I could go on for awhile, but I hope this brief blog post has been helpful for understanding at least some of the roots of why this is.
Thinking About How This Applies in a Religion-Diverse Society
May this knowledge help us in advocacy toward a healthier environment that makes room for more core policies that show love of neighbor and self, regardless of people’s more specific beliefs regarding God and theology.
After all, in a society that doesn’t just include Christians, and certainly doesn’t include just those with particular beliefs about God, it’s crucial for us to watch that this identity marker for many Christians isn’t forced to be the primary identity marker for everyone.
That said, I don’t think that means that we have to wander around feeling attacked or attacking others every time we discuss religious differences.
Seeking Common Ground in Contexts with Differing Beliefs about God
In the face of these truths, I would argue that the best practice in discussions about differing beliefs is to ground our discussions less around views of God and more about how to behave toward one another—and less about forcing one another to share our views of interpretation, especially in differing beliefs about God, and instead focus more around seeking whatever common ground we can in other areas of spirituality.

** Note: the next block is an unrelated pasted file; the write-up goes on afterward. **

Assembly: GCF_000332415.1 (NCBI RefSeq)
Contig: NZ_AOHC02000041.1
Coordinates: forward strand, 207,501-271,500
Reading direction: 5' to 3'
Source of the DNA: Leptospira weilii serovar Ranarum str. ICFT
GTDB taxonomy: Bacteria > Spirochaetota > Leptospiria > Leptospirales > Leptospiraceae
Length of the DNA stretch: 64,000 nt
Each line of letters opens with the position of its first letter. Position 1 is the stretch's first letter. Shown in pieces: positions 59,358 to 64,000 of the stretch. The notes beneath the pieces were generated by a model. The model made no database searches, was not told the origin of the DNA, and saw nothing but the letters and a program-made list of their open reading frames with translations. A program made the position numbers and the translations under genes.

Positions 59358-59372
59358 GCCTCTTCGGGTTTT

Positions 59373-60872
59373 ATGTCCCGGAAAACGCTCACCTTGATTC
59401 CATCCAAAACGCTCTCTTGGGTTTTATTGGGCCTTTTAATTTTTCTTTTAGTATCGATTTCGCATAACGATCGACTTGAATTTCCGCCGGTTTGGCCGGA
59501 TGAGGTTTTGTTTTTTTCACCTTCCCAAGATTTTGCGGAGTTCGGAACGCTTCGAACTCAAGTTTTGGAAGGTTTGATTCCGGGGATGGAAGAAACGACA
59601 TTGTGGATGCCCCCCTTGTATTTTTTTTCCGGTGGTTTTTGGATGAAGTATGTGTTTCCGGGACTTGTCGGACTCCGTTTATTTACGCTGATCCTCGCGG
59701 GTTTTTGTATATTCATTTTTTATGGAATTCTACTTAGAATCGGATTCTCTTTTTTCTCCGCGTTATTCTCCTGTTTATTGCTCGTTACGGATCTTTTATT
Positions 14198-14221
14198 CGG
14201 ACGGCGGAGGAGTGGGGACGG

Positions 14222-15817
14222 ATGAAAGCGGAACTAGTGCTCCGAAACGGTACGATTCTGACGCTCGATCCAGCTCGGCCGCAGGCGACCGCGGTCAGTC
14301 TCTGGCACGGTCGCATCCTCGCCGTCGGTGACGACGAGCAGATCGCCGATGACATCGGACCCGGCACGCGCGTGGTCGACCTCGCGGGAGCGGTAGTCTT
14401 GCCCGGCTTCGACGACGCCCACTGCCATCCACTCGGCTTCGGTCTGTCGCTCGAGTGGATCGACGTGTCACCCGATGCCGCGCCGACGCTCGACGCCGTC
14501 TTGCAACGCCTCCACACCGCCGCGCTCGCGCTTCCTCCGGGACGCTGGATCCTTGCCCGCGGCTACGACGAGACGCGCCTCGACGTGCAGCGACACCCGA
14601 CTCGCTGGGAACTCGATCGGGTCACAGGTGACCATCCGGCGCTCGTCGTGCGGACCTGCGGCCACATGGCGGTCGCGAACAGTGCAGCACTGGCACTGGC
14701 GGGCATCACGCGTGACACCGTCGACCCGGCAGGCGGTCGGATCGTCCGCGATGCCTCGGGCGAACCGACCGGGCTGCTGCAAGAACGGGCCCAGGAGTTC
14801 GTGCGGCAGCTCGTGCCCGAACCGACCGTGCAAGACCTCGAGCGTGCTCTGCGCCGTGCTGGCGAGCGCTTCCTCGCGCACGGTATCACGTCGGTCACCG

After all, some version of the Golden Rule is present across most if not all major religions AND has been shown to be the literally healthiest things for us through various studies across academic disciplines.
This, by the way, is why often I will ask those who are too forceful about their conceptions of God and morality, when commenting at Assertive Spirituality, to frame their interpretations of those views with “I language.” The less we can see differing views about higher powers, unless they are actively being abused to hurt others, as threats, the better off we will all be.